Yates entered Sunday's game toting the baggage of a blown save in his first career save opportunity. That occurred on July 9 when he allowed a three-run homer to the Royals' Salvador Perez in a 5-4 loss.
Sunday afternoon had the trappings for another bad outcome if Yates could not put the memory behind him.
Clinging to a 5-3 lead in the eighth, Rays manager Joe Maddon opted to bring in Jake McGee to pitch to the heart of the Twins' order, rather than face the bottom of the order in the ninth.
"There's your choice," Maddon said. "You've got three-four-five-six coming up, whatever. And you have your best pitcher in the bullpen. Or do you choose to go the traditional way? So we went with Jake right there [rather than have him pitch the ninth]."
That led to struggling Grant Balfour starting the ninth for the Rays, who still held a 5-3 lead.
After Balfour retired Eduardo Escobar to start the inning, he walked pinch-hitter Kurt Suzuki and Sam Fuld. That prompted Maddon to bring in the rookie right-hander, Yates.
"[Balfour is] just not right yet," Maddon said. "The command is off. The walks are high."
Yates got Brian Dozier to hit into a fielder's choice to put runners at the corners with two outs for Eduardo Nunez. Yates got ahead 0-2 before Nunez popped into foul territory along the right-field line. Logan Forsythe made a sliding catch to end the game.
"Last time, I'd never been in that situation, ever [in the Major Leagues]," Yates said. "I had nerves, stuff I've never felt before. Today I knew how to control it a little better. Slow things down, and execute some pitches."
Based on Yates' recent history, Maddon gave him extra credit for his performance.
"We did this a couple of days ago and it backfired," Maddon said. "Not only did it backfire, he didn't make the pitches. Kirby came in and did a nice job. Dozier, he can definitely put the ball in the seats and the same thing with Nunez. So he was outstanding."
Yates, who had gone 16-for-16 in save opportunities at Triple-A Durham this season, came away with his first Major League save.
"We won," Yates said. "It's awesome to go for the sweep, we got that and that's all I can ask for. I'm glad I got a save and everything. But winning ballgames is the key."
The Rays got off to a quick start Sunday. Kevin Correia got into a jam when the Rays loaded the bases in the first with no outs. But the Twins' starter retired Evan Longoria on a flyout to right that wasn't deep enough for Desmond Jennings to try for home.
That brought up James Loney, and he looked off while missing a 79-mph curveball for strike two. Loney managed to work the count to 2-2, then lined a cutter into right field to drive home two. Ben Zobrist added a sacrifice fly in the second for a 3-0 Rays lead.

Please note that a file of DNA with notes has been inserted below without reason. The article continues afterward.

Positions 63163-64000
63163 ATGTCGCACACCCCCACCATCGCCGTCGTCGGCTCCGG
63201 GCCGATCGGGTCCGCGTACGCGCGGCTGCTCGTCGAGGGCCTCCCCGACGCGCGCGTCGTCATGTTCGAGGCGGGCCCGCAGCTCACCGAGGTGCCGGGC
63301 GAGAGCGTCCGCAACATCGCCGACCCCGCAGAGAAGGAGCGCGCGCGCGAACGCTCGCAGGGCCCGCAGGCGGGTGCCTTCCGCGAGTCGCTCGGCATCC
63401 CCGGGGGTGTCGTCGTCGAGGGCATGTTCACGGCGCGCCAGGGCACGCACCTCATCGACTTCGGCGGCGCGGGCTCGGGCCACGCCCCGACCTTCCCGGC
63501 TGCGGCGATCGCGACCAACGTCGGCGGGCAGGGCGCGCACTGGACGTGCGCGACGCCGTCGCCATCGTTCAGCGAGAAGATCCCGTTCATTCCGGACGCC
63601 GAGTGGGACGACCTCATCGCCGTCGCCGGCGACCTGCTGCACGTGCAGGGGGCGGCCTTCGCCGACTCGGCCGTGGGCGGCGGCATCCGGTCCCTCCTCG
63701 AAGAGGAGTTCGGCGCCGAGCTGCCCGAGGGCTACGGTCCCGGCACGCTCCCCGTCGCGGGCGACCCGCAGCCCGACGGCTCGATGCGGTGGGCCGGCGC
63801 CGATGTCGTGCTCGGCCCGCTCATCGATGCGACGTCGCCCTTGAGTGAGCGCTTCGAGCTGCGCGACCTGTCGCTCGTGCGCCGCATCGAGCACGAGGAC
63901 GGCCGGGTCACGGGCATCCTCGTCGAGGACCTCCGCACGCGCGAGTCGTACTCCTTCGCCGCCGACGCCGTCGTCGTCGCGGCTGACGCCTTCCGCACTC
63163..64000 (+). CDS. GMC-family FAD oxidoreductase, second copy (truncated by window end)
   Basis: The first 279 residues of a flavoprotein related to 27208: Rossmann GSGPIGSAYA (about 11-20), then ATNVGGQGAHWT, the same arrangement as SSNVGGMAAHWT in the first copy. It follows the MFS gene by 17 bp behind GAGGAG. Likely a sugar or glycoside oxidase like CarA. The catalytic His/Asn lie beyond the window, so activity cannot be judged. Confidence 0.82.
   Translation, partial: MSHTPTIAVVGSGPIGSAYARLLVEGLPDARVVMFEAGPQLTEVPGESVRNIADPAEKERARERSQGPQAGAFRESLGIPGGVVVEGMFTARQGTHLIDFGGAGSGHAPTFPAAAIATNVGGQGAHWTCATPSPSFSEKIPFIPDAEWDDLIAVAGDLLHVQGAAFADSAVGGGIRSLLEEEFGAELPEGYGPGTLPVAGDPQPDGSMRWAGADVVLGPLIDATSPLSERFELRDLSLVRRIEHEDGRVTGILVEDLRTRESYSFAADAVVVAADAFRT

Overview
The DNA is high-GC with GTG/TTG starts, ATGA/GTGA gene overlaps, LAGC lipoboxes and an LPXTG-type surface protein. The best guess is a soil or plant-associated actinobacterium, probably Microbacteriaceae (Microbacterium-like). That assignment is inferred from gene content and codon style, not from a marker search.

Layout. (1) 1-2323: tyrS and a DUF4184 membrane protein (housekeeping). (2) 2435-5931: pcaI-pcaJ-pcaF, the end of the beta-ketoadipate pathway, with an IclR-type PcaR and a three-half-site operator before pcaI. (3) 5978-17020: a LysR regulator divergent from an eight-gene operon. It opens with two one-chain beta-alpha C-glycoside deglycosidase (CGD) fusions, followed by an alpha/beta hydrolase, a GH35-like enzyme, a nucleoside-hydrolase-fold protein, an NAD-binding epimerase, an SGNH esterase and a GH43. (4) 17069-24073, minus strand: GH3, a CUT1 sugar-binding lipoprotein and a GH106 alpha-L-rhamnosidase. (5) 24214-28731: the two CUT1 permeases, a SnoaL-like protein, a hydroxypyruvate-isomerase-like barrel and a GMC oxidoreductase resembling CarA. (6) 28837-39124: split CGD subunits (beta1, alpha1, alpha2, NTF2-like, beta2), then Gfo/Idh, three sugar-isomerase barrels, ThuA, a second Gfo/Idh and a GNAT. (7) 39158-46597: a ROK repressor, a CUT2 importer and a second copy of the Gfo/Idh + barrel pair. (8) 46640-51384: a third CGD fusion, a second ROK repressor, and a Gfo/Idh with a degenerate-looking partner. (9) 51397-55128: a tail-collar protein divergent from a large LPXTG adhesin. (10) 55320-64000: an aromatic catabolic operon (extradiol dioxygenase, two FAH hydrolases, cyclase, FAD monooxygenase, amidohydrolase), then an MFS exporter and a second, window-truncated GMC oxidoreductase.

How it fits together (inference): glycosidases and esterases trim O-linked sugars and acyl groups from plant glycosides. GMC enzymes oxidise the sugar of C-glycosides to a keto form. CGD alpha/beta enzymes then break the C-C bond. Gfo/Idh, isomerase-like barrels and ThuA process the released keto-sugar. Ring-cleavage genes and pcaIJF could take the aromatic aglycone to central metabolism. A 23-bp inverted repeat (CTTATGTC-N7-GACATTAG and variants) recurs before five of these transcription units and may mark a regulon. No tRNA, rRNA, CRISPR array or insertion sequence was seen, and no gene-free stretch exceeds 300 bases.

Rays starter Chris Archer proved to be his own worst enemy in the second inning when he threw away Oswaldo Arcia's shot back to the box with one out. Arcia reached second on the play, then scored when Josh Willingham singled to right.
Yunel Escobar doubled home a run in the third and Longoria added an RBI double in the sixth to put the Rays up, 5-1.
Archer escaped a jam in the fifth when the Twins had runners at second and third with one out. He retired Dozier on a pop to first and Nunez on a grounder to short. Archer wasn't so fortunate in the sixth.
Trevor Plouffe and Kendrys Morales started the sixth with singles, and they advanced to second and third when right fielder Kevin Kiermaier allowed Morales' single to roll past him. Archer recovered to strike out Arcia, and he had two strikes on Willingham when he uncorked a wild pitch that allowed Plouffe to score. Willingham then grounded out to score Morales to cut the Rays' lead to 5-3.
Archer allowed one earned run on six hits in 6 1/3 innings to earn his sixth win of the season.
"I think that today was an average day as far as I go," Archer said. "I didn't have my wipeout slider consistently. But I threw some changeups to kind of counteract my slider not quite being where I wanted it to be. And at times when I needed to make pitches with my fastball, I did."
The Twins scored just six runs in the series, and they left eight runners on base Sunday afternoon, prompting Twins manager Ron Gardenhire to lament about his team's missed opportunities. He then praised the Rays' staff.
"Throughout the series here, you're facing really good pitchers," Gardenhire said. "They've got good stuff."